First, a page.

I tried it and and it sort of works, sort of doesn’t. I don’t know if it’s because of my French accent but the voice tool tends to change quite a few of the words that I say and it is sometimes almost more difficult to go through the whole text again in order to correct the mistakes than it is to write from scratch. That’s me though and I would suggest that you give it a try to see if it’s for you or not.

About writing faster

In the past few months I have also become quicker at writing my blog posts. I used to have a big complex because I am not a native English-speaker so I’m prone to making mistakes or to phrase things in a way that is not very natural in English. It took me a while (and some reading) to finally accept that this is who I am and that spending countless hours trying to write the perfect sentence is not really a good use of my time.

So what’s my technique for writing faster?

Well, first I start by writing everything I have in mind, everything that I want to say on the subject without worrying about how well it is phrased. Then I focus on the form: I edit my sentences and organise my paragraphs; by that point I don’t have to worry about the content anymore because it’s already all there. And finally, I stop editing when I consider that the post is good enough – note: not perfect, but good enough so that it communicates what I want to say. Working in this way saves me a great deal of time!


I hope this helps. Don’t hesitate to share your own tips and techniques for writing blog posts and other online content as I’d love to know!

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There Is No One Else On Earth Like You

I remember how not that long ago I was obsessing over finding my style as an artist. It was always at the back of my head. Not only that but I was seeing so much great artwork online that I wanted to be like those artists that I felt were more successful than me (note the contradiction here: I wanted to find my style / I wanted to be like other artists).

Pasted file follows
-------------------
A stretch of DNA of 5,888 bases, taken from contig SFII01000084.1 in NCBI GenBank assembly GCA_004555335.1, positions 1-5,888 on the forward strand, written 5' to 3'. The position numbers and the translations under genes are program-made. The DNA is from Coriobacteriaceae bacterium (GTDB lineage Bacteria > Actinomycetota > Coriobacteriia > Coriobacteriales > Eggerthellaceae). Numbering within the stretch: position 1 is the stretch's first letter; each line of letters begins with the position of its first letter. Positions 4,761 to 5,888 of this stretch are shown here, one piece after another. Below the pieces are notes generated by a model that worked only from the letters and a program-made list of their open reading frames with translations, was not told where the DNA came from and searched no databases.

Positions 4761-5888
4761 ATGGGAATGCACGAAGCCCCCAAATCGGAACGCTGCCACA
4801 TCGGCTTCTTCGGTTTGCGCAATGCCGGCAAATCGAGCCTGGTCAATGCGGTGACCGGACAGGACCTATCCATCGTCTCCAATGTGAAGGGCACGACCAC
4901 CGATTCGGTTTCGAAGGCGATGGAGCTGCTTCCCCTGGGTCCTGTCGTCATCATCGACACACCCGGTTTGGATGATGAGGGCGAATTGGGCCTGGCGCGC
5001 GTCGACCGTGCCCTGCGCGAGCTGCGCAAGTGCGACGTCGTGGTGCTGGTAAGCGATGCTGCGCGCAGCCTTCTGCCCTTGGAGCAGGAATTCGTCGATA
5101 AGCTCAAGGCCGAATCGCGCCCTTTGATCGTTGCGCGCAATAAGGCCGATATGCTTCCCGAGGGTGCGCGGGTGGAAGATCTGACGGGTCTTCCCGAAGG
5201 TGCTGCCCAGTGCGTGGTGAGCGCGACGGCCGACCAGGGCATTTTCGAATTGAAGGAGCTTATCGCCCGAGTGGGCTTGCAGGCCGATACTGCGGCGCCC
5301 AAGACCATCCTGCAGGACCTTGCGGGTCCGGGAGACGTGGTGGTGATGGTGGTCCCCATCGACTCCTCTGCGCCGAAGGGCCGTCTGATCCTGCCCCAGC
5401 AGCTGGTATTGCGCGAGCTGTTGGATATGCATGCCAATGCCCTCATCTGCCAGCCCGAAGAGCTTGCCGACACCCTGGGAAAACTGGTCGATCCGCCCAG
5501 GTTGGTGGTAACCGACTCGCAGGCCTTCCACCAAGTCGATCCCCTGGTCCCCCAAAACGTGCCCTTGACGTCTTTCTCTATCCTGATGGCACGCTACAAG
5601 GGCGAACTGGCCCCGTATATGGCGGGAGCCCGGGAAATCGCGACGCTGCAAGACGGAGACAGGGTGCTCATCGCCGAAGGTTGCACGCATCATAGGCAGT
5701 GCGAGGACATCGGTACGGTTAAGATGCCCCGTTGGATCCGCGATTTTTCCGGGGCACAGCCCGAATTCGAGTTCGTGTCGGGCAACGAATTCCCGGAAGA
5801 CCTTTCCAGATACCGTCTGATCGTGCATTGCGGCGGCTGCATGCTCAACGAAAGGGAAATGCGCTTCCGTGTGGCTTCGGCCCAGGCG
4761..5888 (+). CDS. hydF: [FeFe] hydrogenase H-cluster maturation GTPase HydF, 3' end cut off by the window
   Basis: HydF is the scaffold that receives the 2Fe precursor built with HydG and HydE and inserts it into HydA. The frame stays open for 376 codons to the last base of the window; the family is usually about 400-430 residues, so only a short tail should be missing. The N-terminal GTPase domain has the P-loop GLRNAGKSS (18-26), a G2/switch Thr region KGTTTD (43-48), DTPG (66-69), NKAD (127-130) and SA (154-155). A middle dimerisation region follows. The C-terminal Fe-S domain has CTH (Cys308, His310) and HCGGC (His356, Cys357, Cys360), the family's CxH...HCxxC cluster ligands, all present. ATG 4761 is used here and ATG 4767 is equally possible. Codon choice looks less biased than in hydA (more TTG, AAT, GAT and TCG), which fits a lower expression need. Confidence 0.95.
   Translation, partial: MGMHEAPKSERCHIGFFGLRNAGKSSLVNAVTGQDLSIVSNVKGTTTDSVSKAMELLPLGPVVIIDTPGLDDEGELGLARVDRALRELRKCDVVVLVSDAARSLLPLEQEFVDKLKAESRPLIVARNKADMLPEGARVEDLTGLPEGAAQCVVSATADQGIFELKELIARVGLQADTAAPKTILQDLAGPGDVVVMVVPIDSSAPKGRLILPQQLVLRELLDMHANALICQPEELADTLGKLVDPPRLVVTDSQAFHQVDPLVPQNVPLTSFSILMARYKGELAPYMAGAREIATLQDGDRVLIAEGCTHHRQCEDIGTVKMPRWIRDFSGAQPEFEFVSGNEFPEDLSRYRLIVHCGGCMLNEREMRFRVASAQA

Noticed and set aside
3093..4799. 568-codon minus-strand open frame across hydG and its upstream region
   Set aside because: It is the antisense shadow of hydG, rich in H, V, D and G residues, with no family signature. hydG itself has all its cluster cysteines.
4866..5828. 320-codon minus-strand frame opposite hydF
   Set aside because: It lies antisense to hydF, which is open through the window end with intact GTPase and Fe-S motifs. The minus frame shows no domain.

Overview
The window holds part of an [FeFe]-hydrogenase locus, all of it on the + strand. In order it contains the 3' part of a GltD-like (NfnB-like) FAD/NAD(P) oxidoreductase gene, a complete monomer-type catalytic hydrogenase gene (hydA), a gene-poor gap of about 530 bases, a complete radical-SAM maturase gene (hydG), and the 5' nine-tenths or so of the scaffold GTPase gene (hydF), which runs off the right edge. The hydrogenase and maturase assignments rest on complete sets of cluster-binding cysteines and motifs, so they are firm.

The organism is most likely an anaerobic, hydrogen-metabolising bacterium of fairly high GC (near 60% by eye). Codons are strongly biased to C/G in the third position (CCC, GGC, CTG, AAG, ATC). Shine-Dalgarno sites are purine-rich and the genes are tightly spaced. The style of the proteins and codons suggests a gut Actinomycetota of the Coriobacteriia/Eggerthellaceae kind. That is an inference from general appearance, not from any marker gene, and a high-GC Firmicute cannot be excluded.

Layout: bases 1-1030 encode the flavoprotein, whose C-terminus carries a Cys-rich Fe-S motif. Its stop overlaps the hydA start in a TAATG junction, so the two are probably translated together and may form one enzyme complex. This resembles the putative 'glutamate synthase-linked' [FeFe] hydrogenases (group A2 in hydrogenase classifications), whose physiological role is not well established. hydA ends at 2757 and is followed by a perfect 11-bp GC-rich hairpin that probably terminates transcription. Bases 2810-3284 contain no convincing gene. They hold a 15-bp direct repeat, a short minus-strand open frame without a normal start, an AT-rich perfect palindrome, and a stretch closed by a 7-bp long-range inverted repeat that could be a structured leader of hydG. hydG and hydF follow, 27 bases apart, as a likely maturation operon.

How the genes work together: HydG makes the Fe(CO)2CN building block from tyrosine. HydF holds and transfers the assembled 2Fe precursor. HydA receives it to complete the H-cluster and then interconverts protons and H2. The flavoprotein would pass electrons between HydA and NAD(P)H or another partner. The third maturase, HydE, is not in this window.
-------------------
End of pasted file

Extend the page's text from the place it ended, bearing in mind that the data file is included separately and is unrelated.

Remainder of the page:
I spent a lot of time looking at every piece of artwork I was creating and asking myself ‘Is this my style? Is this unique? Is this innovative?’

These questions were putting me under quite a lot of self-inflicted stress and often I felt like I didn’t know who I was as an artist.

In my personal life something similar was happening. When I became a freelance illustrator I was faced with the fact that I didn’t have to dress according to a specific dress code and where I should have felt freedom I felt confusion instead. I had been dressing for other people for so long that I didn’t know how to dress like me anymore. In fact I didn’t know what ‘me’ would wear.

So I didn’t know who I was as an artist and I didn’t know who I was as a person.

In a way this could have been overcome fairly quickly if I hadn’t been so darn stubborn about focusing on what I felt I should do instead of focusing on what I wanted to do.

One baby step at a time I progressively let go of the shoulds, both in my art career and in my personal life. I opened up to what I liked, what was making me happy, what was making me laugh and little by little I started doing more of that until it snowballed.

My art started becoming more like me when I started becoming more like me.

Recently I read that “all art is autobiographical” and I believe it is true.

About being unique and having a unique style, the title for today’s post is borrowed from Dale Carnegie’s How to Stop Worrying and Start Living. In that book (which I really recommend reading by the way) I read a quote that really struck me. It said: “[…] let’s not waste a second worrying because we are not like other people. You are something new in the world. Never before since the beginning of time, has there ever been anybody like you; and never again throughout all the ages to come will there ever be anybody exactly like you again.”

Man, this quote feels good every time I read it!